Step 4: Update everything you can think of 

You’re on your own now—I haven’t gotten this far yet. Just be sure to Google the lists of all the places that you’ll need to update (passport, bank accounts, house deed, checks, credit cards, employment payment records, PayPal, insurance, car title, doctors’ offices, etc. etc. etc.) and do your research on what’s involved (for example, a passport will cost you $165…and for legal docs like a will or a living trust, you might need help from a notary and/or lawyer). Godspeed to you—and if you have any great tips, post them in the comments! 

Step 5: Celebrate your new initials

After what felt like an eternity in line, I commemorated my new monogram by picking up “K” and “L” initial necklaces from Anthropologie—and I’ve been wearing them together ever since. To be totally honest, changing my name was a little more difficult than I expected . . . and I’m not talking even talking about my afternoon at the MVA. I always loved my last name, Haywood. It has history. It connects me to a family that I cherish and am so proud to be a part of. It’s the byline on everything I’ve ever written! So I made the decision to keep it with me forever—it’s now my middle name—but also fully embrace the new family name I’m sharing with Danny. And (I’m not going to lie), I also really love that when I put *all* my initials together, they spell out KAHL—which I’ve decided to use as my full, four-letter preferred monogram that’s pronounced either “kale” or “Khal,” depending on whether I’m talking to a Game of Thrones fan or not. Hey, I always wanted to be a Khaleesi—and now I sort of am.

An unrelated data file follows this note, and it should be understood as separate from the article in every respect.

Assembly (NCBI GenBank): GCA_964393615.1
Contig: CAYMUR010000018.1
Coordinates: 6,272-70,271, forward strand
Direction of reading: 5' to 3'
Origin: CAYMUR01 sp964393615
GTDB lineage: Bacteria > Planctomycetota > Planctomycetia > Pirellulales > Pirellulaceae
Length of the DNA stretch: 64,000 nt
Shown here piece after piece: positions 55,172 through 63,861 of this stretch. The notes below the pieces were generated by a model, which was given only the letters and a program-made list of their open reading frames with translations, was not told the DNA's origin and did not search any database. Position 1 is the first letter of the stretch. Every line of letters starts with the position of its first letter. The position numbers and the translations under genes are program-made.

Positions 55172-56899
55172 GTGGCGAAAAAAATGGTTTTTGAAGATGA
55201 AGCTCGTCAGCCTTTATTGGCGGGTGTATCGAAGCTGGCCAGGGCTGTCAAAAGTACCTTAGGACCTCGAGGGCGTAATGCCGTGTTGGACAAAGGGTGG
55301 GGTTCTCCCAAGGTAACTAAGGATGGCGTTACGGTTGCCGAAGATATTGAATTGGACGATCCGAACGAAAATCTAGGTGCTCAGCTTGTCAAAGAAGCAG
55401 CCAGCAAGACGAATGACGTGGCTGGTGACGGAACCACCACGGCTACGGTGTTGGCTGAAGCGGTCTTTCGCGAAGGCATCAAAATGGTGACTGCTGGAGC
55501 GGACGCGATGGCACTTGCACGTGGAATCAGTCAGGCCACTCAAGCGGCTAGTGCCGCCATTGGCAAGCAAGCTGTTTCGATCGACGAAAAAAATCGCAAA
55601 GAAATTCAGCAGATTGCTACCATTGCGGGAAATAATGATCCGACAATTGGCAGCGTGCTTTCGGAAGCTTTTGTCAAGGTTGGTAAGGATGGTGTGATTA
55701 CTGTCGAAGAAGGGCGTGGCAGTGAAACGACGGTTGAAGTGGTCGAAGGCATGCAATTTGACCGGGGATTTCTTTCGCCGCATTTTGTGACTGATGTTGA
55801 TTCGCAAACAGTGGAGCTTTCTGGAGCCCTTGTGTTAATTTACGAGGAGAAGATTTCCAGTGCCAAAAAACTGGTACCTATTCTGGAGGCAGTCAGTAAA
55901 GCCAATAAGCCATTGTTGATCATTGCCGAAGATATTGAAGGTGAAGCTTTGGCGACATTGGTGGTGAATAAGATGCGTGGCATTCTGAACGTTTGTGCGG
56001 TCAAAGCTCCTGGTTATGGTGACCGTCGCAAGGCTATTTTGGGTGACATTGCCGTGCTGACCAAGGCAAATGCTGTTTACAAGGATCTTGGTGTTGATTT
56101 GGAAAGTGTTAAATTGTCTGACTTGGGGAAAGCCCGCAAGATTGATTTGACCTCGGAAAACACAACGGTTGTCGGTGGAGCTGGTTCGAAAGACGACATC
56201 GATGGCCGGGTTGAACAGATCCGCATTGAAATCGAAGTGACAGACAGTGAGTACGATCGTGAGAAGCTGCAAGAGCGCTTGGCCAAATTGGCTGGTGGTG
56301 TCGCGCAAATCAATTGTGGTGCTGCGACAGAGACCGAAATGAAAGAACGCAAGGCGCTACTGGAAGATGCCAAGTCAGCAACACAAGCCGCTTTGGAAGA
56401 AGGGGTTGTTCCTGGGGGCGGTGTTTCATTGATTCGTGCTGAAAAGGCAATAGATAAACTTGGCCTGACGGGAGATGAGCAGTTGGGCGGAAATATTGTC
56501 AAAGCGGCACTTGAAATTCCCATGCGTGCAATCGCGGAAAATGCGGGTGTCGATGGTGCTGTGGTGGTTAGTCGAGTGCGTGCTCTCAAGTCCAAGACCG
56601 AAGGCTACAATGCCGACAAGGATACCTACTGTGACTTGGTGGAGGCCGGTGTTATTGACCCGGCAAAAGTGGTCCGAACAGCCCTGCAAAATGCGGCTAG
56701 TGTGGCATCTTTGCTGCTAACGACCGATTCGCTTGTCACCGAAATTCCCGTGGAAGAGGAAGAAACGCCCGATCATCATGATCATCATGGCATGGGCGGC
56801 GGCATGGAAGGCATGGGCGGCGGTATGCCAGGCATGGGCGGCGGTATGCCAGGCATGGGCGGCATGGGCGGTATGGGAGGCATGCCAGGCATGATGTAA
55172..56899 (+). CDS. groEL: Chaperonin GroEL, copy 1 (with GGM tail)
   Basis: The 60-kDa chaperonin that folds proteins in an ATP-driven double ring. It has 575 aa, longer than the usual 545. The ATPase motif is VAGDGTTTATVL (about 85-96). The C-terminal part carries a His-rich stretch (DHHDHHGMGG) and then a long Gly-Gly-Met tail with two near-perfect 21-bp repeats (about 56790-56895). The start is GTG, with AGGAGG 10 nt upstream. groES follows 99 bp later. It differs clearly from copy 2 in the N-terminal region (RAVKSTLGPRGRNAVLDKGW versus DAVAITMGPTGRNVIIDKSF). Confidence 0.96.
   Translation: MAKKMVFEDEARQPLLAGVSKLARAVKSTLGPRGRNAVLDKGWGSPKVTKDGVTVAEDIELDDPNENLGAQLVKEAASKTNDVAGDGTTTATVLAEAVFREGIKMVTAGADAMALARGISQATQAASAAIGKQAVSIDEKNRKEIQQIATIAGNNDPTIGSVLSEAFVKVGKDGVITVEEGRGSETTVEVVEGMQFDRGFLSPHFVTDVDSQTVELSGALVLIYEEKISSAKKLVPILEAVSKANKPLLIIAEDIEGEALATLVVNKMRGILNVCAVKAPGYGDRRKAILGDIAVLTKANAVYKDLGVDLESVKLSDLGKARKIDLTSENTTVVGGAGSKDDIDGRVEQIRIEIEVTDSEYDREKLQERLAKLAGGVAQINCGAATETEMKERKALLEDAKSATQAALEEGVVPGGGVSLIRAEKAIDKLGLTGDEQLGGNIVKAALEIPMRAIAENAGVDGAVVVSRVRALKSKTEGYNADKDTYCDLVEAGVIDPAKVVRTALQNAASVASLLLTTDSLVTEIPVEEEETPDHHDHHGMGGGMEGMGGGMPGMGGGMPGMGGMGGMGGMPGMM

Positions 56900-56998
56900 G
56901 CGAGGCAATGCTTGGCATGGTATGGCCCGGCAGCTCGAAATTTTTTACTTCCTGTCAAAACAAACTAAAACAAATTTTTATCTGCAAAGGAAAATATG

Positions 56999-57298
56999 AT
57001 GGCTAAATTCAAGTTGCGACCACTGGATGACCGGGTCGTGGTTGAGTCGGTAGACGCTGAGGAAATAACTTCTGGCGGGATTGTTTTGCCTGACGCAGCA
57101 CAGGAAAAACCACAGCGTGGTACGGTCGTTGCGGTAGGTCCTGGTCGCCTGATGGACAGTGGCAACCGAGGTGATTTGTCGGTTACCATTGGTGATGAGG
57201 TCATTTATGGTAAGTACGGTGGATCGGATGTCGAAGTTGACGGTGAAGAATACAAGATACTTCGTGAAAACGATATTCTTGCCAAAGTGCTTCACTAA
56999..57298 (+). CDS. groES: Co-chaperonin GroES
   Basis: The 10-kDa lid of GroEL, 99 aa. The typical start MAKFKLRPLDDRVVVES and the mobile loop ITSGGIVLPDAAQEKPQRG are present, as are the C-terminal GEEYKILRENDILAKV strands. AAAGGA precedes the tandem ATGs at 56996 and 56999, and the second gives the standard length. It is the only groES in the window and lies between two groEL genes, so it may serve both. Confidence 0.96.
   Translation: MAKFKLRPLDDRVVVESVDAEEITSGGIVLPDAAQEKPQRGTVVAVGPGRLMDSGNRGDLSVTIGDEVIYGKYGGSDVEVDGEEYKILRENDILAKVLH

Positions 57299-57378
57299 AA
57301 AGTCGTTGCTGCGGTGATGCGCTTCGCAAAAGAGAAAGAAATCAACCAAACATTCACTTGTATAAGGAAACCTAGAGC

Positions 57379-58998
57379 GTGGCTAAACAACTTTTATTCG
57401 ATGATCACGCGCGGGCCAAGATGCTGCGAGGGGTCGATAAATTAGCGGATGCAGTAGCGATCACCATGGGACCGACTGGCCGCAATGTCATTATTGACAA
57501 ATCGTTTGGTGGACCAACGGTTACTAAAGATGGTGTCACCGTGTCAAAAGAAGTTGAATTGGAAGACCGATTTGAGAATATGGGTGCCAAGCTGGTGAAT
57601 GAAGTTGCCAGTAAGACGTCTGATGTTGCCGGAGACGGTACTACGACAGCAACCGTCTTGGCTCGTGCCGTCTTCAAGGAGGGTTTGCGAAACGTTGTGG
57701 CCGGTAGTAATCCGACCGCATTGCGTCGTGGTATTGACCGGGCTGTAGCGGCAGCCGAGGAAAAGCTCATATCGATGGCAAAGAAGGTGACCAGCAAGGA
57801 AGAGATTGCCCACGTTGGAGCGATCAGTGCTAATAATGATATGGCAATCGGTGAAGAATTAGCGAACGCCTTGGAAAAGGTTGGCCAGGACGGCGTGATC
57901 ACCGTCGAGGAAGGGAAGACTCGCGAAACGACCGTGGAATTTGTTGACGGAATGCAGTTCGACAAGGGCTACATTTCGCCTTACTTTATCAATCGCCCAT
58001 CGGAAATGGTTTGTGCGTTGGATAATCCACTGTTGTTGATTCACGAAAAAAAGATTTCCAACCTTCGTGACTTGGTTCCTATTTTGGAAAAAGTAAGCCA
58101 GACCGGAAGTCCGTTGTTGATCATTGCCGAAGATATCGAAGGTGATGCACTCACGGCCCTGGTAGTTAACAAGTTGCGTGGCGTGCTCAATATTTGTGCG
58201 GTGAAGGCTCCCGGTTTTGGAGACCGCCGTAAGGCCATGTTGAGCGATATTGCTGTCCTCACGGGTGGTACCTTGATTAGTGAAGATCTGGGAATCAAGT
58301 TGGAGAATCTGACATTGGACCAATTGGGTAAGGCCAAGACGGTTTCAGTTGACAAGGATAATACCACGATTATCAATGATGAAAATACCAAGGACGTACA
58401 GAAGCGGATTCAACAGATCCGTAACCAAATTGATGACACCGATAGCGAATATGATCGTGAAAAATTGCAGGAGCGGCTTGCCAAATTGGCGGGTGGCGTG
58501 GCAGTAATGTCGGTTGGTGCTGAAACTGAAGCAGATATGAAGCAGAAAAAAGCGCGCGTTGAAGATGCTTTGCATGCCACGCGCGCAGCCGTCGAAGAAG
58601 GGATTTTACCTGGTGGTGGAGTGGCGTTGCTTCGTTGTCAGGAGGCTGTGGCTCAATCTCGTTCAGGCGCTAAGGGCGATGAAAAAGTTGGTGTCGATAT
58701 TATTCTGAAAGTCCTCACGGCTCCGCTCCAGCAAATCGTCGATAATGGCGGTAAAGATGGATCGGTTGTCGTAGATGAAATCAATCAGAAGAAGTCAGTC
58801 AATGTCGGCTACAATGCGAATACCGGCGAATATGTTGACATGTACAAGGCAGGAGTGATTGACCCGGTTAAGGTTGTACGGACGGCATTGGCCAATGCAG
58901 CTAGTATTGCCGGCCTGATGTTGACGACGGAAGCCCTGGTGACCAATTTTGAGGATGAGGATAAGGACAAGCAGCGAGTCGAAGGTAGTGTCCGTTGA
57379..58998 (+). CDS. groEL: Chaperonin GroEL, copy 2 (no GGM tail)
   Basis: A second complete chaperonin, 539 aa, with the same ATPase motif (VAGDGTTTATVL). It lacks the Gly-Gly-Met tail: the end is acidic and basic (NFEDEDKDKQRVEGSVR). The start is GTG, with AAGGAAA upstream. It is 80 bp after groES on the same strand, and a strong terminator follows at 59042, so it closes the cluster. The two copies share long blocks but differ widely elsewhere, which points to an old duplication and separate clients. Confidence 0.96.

Kelsey Haywood Lucas is the content and marketing director at Girls’ Life magazine. As a #Hitched blogger, she’s tackling topics like ways to enjoy your engagement, anti-advice for dress shopping, bridesmaid boxes, wedding wellness plans and producing your engagement shoot. Follow Kelsey on Instagram for snaps of her adventures as a (now newlywed!) bride in Baltimore.